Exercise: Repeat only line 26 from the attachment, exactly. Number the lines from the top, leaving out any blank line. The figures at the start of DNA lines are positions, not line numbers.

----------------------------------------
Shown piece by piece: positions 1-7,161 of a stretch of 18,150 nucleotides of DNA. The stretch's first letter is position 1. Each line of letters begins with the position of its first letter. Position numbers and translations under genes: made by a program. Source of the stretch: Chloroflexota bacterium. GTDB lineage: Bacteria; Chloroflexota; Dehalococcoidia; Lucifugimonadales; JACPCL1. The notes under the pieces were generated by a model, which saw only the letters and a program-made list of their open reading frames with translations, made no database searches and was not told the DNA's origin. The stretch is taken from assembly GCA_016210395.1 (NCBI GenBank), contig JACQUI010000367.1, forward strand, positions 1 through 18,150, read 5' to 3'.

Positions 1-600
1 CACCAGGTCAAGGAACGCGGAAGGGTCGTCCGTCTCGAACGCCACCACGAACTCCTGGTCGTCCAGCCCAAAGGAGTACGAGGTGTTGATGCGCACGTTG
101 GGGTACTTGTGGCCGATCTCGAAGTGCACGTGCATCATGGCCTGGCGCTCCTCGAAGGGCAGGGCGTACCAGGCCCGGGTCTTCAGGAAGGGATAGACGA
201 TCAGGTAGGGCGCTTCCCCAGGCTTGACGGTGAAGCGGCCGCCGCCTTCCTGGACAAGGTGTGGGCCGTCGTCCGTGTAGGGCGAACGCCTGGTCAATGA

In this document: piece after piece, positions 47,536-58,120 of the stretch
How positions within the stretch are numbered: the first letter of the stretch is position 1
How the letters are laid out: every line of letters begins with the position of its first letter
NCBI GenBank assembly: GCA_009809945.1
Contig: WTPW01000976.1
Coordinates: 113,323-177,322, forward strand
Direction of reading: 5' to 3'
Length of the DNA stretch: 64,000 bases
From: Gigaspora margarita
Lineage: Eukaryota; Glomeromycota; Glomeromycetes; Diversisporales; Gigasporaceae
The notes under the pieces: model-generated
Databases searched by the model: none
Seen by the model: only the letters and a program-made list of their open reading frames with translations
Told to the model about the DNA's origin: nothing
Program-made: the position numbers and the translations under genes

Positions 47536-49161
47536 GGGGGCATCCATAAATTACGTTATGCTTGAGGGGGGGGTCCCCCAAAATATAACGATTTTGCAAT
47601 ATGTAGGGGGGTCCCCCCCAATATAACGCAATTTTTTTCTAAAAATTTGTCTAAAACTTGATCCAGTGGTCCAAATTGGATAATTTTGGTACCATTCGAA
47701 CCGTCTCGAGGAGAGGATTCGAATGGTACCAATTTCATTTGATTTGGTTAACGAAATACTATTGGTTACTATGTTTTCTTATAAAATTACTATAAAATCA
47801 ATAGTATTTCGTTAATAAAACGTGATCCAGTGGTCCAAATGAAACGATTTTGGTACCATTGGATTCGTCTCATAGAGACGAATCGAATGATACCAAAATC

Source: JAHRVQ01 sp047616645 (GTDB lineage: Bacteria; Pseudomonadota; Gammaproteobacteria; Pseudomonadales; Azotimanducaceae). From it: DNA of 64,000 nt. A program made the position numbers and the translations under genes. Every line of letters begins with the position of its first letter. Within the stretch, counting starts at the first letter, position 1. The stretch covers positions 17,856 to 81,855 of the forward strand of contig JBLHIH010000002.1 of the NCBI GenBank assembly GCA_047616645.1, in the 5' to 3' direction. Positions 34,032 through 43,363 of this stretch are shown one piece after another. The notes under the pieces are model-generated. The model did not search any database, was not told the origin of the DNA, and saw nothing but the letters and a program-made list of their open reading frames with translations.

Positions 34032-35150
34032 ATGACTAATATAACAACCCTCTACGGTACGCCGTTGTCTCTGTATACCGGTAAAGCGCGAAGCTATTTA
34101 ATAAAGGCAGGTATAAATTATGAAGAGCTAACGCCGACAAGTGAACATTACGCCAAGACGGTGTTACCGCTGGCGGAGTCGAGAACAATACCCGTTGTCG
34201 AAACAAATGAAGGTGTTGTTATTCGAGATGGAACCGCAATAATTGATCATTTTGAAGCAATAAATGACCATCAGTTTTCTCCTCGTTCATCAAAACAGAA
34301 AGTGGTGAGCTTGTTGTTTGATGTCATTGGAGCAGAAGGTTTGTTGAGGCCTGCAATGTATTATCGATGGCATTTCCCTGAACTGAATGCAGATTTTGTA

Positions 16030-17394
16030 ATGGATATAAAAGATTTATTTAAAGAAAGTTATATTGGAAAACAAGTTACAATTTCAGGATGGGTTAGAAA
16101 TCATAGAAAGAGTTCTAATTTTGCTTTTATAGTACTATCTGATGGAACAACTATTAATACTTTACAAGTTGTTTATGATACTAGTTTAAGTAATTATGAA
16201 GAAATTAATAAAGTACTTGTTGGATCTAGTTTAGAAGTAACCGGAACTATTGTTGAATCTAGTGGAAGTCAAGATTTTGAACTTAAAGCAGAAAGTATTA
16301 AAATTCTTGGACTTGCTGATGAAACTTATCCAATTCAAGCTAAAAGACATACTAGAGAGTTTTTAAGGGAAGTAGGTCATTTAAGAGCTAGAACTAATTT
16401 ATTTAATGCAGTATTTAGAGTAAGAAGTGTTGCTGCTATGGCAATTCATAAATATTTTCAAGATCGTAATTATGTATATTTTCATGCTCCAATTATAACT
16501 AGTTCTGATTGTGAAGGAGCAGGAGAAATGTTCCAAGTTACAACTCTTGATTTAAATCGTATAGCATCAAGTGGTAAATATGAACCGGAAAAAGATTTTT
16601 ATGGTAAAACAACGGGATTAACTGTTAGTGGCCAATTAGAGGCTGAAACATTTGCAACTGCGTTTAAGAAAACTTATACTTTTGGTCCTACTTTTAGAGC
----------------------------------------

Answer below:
Source: JAHRVQ01 sp047616645 (GTDB lineage: Bacteria; Pseudomonadota; Gammaproteobacteria; Pseudomonadales; Azotimanducaceae). From it: DNA of 64,000 nt. A program made the position numbers and the translations under genes. Every line of letters begins with the position of its first letter. Within the stretch, counting starts at the first letter, position 1. The stretch covers positions 17,856 to 81,855 of the forward strand of contig JBLHIH010000002.1 of the NCBI GenBank assembly GCA_047616645.1, in the 5' to 3' direction. Positions 34,032 through 43,363 of this stretch are shown one piece after another. The notes under the pieces are model-generated. The model did not search any database, was not told the origin of the DNA, and saw nothing but the letters and a program-made list of their open reading frames with translations.